Shift of Perspective to Focus on what I Can Do

I hurt my right leg adductor & tendon during my own practice for Upavistha Konasana, wide angle pose, just 2 weeks before our final test date. When I first know that I am injured, I got anxious and upset with myself. I started to worry for my asana practical test. Many questions pop out in my mind. “which part of my leg exactly have I injured?” , “should I still practice or should I rest?” , ” if I continue my practice, what if my injury got worse?” , “if I rest, how about my practical asana test?” , “should I still go ahead with teaching practice this weekend?” “how can I teach & demonstrate hip opener poses which I have planned for?”  I am in the midst of preparing my lesson plan & teach a 1hr teaching practice that coming weekend to 4 invited yoga beginner volunteers. I am totally paranoid. I have obviously allowed my monkey mind to take over my well being. Fear & anxiety set in. A pain body with a terror mind & a self sympathy ego.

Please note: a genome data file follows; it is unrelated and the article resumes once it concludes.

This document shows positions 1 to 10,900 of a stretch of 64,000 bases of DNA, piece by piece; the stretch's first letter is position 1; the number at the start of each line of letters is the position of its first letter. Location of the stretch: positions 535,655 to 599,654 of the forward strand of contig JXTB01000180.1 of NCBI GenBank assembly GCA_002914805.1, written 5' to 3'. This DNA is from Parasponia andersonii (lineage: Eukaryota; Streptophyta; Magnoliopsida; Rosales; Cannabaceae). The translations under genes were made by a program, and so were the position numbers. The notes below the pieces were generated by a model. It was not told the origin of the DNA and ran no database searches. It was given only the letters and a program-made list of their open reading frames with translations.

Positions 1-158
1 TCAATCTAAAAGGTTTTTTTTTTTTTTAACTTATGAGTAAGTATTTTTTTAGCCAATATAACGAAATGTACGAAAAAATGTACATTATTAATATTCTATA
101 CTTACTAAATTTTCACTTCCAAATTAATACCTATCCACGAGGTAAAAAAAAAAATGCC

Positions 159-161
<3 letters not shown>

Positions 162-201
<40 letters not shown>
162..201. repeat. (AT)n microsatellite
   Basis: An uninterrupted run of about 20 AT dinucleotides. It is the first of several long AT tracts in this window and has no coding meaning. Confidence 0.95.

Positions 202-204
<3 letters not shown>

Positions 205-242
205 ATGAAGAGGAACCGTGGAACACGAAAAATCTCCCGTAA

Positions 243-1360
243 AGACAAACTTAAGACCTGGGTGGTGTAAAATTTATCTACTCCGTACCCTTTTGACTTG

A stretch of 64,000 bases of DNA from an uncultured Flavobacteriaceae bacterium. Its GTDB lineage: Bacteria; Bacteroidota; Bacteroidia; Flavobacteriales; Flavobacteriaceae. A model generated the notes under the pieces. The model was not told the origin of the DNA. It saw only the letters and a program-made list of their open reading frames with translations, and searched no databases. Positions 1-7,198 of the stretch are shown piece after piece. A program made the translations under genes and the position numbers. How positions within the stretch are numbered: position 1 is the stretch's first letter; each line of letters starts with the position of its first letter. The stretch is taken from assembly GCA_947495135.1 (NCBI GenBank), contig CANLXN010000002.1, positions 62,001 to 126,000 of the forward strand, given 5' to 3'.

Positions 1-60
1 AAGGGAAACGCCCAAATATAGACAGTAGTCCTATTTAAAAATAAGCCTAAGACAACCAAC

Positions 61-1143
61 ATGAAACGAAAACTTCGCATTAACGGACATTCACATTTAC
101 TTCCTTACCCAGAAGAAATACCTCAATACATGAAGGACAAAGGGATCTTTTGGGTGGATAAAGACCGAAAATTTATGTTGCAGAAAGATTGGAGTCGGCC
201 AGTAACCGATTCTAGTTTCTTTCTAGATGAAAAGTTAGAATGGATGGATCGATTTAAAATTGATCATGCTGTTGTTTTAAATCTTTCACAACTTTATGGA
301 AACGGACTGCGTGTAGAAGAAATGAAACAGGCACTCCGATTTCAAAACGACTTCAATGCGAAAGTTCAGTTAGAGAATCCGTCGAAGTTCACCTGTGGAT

I seek advise from my teacher, Katrina, if I should still continue to teach that weekend. I must confess that inside me, I secretly hope she would say I should rest and not teach that weekend. Guess what is Katrina’s reply? Her first statement was “have I treat my injury?” I am pretty clueless where exactly I have injured at the time. Then Katrina ask me to review my lesson plan to see if I can still teach, and suggest that I change my lesson plan that I would be able to teach e.g. on Core & Upper Body. She told me to teach what I can, at my level of comfort, as the teaching experience would be very helpful. I was enlightened & encouraged at the point in time. My perspective changed immediately! I could have focus my energy on what I CAN DO and not focus on what I cannot do. I immediately reply her to say I will continue to teach & change my plan accordingly. Luckily, everything went on smoothly and I complete that teaching practise that weekend. Is my teaching on that weekend good or bad? Guess it works pretty fine ! And I have learned & experienced something deeper. A good teacher shows the way, an enlightened student walks the path.

Joey Soh Pek Koon (200hr Weekend mar-jun 2013)